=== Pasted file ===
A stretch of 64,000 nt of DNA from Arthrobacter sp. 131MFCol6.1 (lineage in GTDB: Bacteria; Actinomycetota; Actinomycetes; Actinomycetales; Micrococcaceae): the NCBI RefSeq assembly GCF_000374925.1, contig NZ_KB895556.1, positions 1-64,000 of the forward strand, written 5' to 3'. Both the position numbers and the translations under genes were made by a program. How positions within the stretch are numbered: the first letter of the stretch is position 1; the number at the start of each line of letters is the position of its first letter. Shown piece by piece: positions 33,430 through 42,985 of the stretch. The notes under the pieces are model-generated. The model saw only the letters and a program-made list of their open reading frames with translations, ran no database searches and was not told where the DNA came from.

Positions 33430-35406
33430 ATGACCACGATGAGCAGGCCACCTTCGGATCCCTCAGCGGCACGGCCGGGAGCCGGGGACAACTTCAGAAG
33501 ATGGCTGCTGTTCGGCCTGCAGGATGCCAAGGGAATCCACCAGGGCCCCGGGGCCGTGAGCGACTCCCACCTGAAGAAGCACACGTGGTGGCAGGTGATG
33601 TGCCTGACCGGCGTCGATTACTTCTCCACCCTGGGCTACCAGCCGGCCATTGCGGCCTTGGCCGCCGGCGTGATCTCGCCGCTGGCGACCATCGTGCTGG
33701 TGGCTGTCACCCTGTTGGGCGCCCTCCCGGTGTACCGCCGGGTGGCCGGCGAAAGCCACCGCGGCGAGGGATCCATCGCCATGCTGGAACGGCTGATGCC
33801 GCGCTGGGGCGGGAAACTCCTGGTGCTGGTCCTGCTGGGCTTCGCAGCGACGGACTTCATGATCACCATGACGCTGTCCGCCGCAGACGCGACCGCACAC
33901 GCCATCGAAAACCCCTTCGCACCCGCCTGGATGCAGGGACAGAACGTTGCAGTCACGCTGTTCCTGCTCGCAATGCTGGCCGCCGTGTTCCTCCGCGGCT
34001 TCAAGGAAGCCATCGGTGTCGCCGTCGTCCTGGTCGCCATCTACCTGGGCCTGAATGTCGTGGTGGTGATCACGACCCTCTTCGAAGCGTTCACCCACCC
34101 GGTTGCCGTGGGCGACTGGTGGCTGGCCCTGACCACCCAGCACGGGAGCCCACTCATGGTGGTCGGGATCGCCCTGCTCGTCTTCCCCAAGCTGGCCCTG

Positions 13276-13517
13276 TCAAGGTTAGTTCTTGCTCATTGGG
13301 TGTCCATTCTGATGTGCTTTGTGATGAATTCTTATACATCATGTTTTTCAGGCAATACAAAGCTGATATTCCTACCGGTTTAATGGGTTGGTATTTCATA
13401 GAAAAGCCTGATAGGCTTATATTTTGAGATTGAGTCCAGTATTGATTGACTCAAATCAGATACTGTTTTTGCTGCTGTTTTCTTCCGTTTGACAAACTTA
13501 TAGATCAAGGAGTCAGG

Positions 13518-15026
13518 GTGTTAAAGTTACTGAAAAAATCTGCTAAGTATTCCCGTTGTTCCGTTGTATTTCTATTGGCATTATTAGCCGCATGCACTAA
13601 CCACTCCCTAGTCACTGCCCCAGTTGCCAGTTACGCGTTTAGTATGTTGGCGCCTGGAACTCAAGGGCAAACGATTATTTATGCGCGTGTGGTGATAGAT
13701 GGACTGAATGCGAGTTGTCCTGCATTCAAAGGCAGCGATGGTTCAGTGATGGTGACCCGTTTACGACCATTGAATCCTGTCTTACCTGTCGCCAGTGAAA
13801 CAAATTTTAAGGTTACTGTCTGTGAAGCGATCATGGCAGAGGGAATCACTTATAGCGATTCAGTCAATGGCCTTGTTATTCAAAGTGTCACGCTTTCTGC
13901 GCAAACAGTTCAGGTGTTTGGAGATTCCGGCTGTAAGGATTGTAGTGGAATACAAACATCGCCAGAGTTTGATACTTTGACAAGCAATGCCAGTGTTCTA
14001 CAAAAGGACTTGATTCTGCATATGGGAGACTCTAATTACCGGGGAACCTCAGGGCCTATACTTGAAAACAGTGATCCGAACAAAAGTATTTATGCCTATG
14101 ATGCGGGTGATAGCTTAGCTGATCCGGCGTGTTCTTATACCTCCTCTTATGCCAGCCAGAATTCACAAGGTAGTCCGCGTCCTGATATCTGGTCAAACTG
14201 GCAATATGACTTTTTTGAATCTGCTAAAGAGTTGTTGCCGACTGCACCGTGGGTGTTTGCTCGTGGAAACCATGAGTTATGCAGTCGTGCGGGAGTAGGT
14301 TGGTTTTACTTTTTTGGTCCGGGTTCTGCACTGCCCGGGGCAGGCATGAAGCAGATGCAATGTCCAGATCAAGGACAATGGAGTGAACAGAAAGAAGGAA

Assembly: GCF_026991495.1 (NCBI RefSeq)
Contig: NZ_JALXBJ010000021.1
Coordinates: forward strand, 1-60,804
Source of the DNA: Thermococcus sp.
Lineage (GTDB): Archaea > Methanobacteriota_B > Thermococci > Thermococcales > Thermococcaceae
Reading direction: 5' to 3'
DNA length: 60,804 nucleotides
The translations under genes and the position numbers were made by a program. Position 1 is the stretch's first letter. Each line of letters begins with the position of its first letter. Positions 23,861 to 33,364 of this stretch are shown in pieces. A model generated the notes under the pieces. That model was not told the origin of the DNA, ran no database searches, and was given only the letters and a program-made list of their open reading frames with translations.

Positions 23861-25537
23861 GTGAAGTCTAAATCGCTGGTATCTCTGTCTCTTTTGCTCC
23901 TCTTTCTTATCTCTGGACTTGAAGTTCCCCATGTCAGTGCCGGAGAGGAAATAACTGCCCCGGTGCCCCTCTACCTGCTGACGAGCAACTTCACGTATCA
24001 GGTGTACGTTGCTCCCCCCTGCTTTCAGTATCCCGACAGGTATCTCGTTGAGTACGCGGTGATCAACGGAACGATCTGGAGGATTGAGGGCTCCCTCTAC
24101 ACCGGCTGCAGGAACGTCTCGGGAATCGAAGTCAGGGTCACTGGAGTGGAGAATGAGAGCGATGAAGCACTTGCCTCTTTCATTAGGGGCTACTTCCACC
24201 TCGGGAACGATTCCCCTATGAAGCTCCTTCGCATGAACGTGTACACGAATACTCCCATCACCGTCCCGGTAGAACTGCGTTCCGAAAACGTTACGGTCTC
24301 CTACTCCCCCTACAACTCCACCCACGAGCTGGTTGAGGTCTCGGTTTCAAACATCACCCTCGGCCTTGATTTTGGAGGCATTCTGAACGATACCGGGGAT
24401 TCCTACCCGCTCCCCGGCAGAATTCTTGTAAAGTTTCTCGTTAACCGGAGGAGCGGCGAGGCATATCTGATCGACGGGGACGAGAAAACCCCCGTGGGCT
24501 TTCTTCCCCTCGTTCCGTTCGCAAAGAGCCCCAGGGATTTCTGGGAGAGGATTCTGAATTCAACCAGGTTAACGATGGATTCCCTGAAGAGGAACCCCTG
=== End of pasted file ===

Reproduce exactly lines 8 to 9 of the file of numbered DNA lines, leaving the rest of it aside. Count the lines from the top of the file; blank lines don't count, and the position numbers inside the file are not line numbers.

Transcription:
33901 GCCATCGAAAACCCCTTCGCACCCGCCTGGATGCAGGGACAGAACGTTGCAGTCACGCTGTTCCTGCTCGCAATGCTGGCCGCCGTGTTCCTCCGCGGCT
34001 TCAAGGAAGCCATCGGTGTCGCCGTCGTCCTGGTCGCCATCTACCTGGGCCTGAATGTCGTGGTGGTGATCACGACCCTCTTCGAAGCGTTCACCCACCC